Cebipira virgiliodes (Kunth) Kuntze
Common Name: Alcornoco
Alcornoco varies in size and habit according to its habitat. In the rainforest it is a large evergreen tree that can grow up to 36 metres tall with a clear bole up to 20 metres long[
]. In the savannah it is rather smaller, perhaps 8 - 16 metres tall, and deciduous with a bole 30 - 50cm in diameter[
The tree is harvested from the wild for local use as a medicine and source of wood. It is also exploited commercially for its timber[
]. The tree can be used as a pioneer species for restoring woodland and, since it is extremely ornamental when in bloom, it is suitable for landscaping and is particularly useful for planting along narrow streets[
S. America - Paraguay, Brazil, Bolivia, Colombia, Venezuela, the Guyanas.
Rain and savannah forests, favouring more open positions in well-drained soils[
|Other Uses Rating||
|Cultivation Status||Ornamental, Wild
Succeeds in a sunny position[
]. Found in the wild mainly on well-drained soils, it can succeed in both dry and poor conditions[
]. Established plants are drought tolerant[
A fairly fast-growing tree, able to reach a height of around 3 metres within 2 years from seed[
This species has a symbiotic relationship with certain soil bacteria, these bacteria form nodules on the roots and fix atmospheric nitrogen. Some of this nitrogen is utilized by the growing plant but some can also be used by other plants growing nearby.
The root tubercles and the bark are antirheumatic, astringent, depurative, febrifuge and hypoglycaemic[
They are applied externally in the treatment of skin conditions[
The seed oil is rubbed on the skin to treat articular pain[
Lupeol and an alkaloid have been isolated from the bark[
A fairly fast-growing tree that grows well in full sun, fixes atmospheric nitrogen and can succeed in dry and poor soils. It can be used as a pioneer species when restoring woodland[
The heartwood, is brown to reddish-brown; it is sharply demarcated from the narrow band of almost white sapwood. Lustre is low; growth rings not visible; texture coarse and uneven; grain rarely straight, usually cross or wavy; no distinct odour or taste are present[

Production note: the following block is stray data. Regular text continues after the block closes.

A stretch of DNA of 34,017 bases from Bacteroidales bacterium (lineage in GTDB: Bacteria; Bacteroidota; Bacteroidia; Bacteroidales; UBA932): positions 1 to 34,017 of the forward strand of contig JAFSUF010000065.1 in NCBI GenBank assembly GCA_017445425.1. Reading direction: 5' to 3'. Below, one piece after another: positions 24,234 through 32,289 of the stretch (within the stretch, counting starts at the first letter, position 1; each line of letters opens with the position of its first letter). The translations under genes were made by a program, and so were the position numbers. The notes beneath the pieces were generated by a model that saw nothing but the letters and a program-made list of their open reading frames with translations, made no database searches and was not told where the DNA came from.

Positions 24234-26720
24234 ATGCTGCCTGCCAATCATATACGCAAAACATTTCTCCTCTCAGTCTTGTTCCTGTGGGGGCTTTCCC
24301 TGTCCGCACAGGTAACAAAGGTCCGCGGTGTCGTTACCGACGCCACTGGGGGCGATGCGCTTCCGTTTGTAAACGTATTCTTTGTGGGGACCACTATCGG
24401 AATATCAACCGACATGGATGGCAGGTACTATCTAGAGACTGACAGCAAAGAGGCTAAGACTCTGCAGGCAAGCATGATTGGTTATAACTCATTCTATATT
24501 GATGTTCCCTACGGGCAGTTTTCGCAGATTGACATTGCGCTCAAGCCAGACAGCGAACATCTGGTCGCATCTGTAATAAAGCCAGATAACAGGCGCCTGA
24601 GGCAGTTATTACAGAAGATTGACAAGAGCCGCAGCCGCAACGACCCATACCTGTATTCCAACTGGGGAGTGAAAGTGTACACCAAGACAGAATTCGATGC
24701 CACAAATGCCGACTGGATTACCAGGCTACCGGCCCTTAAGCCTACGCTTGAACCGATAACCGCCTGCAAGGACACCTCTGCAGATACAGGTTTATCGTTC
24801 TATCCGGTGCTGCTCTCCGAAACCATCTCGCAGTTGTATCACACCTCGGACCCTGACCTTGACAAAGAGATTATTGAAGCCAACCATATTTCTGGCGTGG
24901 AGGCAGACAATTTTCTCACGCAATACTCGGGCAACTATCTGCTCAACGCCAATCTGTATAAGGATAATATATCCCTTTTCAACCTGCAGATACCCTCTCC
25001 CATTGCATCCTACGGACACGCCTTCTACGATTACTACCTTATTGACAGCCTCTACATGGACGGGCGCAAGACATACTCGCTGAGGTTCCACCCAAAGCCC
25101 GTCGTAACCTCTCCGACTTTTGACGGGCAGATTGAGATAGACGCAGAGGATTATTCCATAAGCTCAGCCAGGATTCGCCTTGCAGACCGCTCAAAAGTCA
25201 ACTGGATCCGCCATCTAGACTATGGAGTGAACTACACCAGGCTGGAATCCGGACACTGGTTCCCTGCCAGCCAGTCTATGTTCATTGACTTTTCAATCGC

]. The wood is hard, strong, stiff, fairly heavy, very durable and very resistant to insect attack[
]. Not easy to work with hand tools, particularly if cross grain is present; it can be planed to a good surface if a low cutting angle is used; rather difficult to nail, but nailing and screw-holding characteristics are good; finishes smoothly and takes a high polish; stains and glues well. A very decorative wood and a good joinery timber, it is used for indoor finishing as floorboards, wainscoting, frames, panels and doors, as well as for hubs, felloes of cartwheels etc[
Seed - it has a hard seedcoat and may benefit from scarification before sowing to speed up germination. This can usually be done by pouring a small amount of nearly boiling water on the seeds (being careful not to cook them!) and then soaking them for 12 - 24 hours in warm water. By this time they should have imbibed moisture and swollen - if they have not, then carefully make a nick in the seedcoat (being careful not to damage the embryo) and soak for a further 12 hours before sowing. Sow the seed in a sunny position in a nursery seedbed or in individual containers. A very low germination rate can be expected from untreated seed, with the seed sprouting within 30 - 60 days[
]. When the seedbed-sown seedlings are 5 - 6cm tall, pot them up into individual containers and they should be ready to plant out 5 - 6 months later.
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